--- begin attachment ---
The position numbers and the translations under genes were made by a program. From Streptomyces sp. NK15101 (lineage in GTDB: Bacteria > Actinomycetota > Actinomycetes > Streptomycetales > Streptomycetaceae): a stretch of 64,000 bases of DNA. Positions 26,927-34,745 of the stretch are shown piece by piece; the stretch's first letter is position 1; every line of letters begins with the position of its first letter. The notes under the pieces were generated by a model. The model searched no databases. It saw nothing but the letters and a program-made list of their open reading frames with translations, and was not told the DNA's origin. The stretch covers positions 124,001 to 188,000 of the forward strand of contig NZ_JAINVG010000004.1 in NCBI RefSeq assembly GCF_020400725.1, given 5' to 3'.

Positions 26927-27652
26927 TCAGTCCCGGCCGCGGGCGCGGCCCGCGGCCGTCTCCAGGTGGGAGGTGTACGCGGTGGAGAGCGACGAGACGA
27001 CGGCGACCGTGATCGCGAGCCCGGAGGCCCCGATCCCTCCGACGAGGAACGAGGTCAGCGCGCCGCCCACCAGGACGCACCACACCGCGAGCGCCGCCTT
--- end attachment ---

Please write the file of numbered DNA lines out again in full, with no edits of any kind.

The position numbers and the translations under genes were made by a program. From Streptomyces sp. NK15101 (lineage in GTDB: Bacteria > Actinomycetota > Actinomycetes > Streptomycetales > Streptomycetaceae): a stretch of 64,000 bases of DNA. Positions 26,927-34,745 of the stretch are shown piece by piece; the stretch's first letter is position 1; every line of letters begins with the position of its first letter. The notes under the pieces were generated by a model. The model searched no databases. It saw nothing but the letters and a program-made list of their open reading frames with translations, and was not told the DNA's origin. The stretch covers positions 124,001 to 188,000 of the forward strand of contig NZ_JAINVG010000004.1 in NCBI RefSeq assembly GCF_020400725.1, given 5' to 3'.

Positions 26927-27652
26927 TCAGTCCCGGCCGCGGGCGCGGCCCGCGGCCGTCTCCAGGTGGGAGGTGTACGCGGTGGAGAGCGACGAGACGA
27001 CGGCGACCGTGATCGCGAGCCCGGAGGCCCCGATCCCTCCGACGAGGAACGAGGTCAGCGCGCCGCCCACCAGGACGCACCACACCGCGAGCGCCGCCTT